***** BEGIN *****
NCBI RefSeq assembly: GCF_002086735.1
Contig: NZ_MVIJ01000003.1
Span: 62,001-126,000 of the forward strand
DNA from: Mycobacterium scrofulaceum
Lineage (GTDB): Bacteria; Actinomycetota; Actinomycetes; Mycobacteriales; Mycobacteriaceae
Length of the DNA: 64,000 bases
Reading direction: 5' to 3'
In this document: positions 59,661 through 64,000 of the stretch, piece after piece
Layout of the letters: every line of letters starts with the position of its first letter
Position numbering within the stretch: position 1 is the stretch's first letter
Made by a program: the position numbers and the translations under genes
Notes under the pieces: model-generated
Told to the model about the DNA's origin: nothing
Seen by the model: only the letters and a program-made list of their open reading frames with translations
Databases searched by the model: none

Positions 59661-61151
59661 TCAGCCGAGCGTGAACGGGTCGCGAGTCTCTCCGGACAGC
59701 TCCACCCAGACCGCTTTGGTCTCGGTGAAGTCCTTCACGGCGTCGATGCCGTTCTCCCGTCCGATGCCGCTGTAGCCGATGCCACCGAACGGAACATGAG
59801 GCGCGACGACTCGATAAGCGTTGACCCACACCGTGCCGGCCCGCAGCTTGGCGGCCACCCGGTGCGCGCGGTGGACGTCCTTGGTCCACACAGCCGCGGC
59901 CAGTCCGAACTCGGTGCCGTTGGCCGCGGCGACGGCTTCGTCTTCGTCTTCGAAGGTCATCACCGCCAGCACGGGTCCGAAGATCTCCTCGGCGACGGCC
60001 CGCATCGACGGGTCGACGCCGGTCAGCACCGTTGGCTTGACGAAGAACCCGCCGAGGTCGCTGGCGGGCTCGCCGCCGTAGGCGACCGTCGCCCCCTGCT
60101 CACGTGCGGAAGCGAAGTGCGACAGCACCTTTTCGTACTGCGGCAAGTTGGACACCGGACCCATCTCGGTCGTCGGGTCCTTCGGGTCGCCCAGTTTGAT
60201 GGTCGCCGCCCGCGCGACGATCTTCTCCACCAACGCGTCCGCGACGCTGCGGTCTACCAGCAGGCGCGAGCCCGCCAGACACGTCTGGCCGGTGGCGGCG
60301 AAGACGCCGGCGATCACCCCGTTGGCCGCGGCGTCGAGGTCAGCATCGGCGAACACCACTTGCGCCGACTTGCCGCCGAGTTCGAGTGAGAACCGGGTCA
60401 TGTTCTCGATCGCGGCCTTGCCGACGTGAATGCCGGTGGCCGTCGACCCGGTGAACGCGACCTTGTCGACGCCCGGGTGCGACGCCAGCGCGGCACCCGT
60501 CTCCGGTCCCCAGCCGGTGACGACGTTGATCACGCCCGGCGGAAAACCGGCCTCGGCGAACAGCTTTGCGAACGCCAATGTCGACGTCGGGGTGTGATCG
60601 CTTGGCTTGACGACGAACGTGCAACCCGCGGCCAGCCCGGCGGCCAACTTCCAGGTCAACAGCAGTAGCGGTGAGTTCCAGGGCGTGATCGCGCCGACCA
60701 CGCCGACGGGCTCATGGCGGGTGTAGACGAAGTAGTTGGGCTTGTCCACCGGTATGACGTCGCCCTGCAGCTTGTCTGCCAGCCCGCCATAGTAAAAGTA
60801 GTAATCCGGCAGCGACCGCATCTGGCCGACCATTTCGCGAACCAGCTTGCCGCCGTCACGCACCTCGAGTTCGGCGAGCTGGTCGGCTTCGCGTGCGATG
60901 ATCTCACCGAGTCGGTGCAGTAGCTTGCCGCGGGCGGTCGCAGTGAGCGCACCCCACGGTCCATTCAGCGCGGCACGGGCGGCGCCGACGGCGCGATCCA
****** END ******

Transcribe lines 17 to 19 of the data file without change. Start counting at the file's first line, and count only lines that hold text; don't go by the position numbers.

59661 TCAGCCGAGCGTGAACGGGTCGCGAGTCTCTCCGGACAGC
59701 TCCACCCAGACCGCTTTGGTCTCGGTGAAGTCCTTCACGGCGTCGATGCCGTTCTCCCGTCCGATGCCGCTGTAGCCGATGCCACCGAACGGAACATGAG
59801 GCGCGACGACTCGATAAGCGTTGACCCACACCGTGCCGGCCCGCAGCTTGGCGGCCACCCGGTGCGCGCGGTGGACGTCCTTGGTCCACACAGCCGCGGC